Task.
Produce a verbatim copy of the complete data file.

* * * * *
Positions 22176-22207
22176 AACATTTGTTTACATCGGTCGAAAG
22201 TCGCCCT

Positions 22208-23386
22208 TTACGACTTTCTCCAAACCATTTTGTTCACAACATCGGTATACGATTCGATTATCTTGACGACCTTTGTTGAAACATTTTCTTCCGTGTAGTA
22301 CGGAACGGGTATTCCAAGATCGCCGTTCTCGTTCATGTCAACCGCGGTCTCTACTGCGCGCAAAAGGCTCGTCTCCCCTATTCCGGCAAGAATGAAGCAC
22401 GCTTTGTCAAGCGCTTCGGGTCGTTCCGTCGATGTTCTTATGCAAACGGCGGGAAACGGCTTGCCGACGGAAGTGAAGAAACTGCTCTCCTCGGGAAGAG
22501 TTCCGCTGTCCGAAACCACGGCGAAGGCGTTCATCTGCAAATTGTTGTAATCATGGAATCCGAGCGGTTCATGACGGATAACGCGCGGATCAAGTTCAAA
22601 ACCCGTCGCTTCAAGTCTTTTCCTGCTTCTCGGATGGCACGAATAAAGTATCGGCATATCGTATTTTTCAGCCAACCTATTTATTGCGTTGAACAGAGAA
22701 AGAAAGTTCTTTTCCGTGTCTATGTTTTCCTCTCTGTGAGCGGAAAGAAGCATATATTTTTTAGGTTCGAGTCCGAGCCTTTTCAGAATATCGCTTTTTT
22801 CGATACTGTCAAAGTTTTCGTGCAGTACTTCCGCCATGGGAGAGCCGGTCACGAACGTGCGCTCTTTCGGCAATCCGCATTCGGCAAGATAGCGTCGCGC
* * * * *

Positions 22176-22207
22176 AACATTTGTTTACATCGGTCGAAAG
22201 TCGCCCT

Positions 22208-23386
22208 TTACGACTTTCTCCAAACCATTTTGTTCACAACATCGGTATACGATTCGATTATCTTGACGACCTTTGTTGAAACATTTTCTTCCGTGTAGTA
22301 CGGAACGGGTATTCCAAGATCGCCGTTCTCGTTCATGTCAACCGCGGTCTCTACTGCGCGCAAAAGGCTCGTCTCCCCTATTCCGGCAAGAATGAAGCAC
22401 GCTTTGTCAAGCGCTTCGGGTCGTTCCGTCGATGTTCTTATGCAAACGGCGGGAAACGGCTTGCCGACGGAAGTGAAGAAACTGCTCTCCTCGGGAAGAG
22501 TTCCGCTGTCCGAAACCACGGCGAAGGCGTTCATCTGCAAATTGTTGTAATCATGGAATCCGAGCGGTTCATGACGGATAACGCGCGGATCAAGTTCAAA
22601 ACCCGTCGCTTCAAGTCTTTTCCTGCTTCTCGGATGGCACGAATAAAGTATCGGCATATCGTATTTTTCAGCCAACCTATTTATTGCGTTGAACAGAGAA
22701 AGAAAGTTCTTTTCCGTGTCTATGTTTTCCTCTCTGTGAGCGGAAAGAAGCATATATTTTTTAGGTTCGAGTCCGAGCCTTTTCAGAATATCGCTTTTTT
22801 CGATACTGTCAAAGTTTTCGTGCAGTACTTCCGCCATGGGAGAGCCGGTCACGAACGTGCGCTCTTTCGGCAATCCGCATTCGGCAAGATAGCGTCGCGC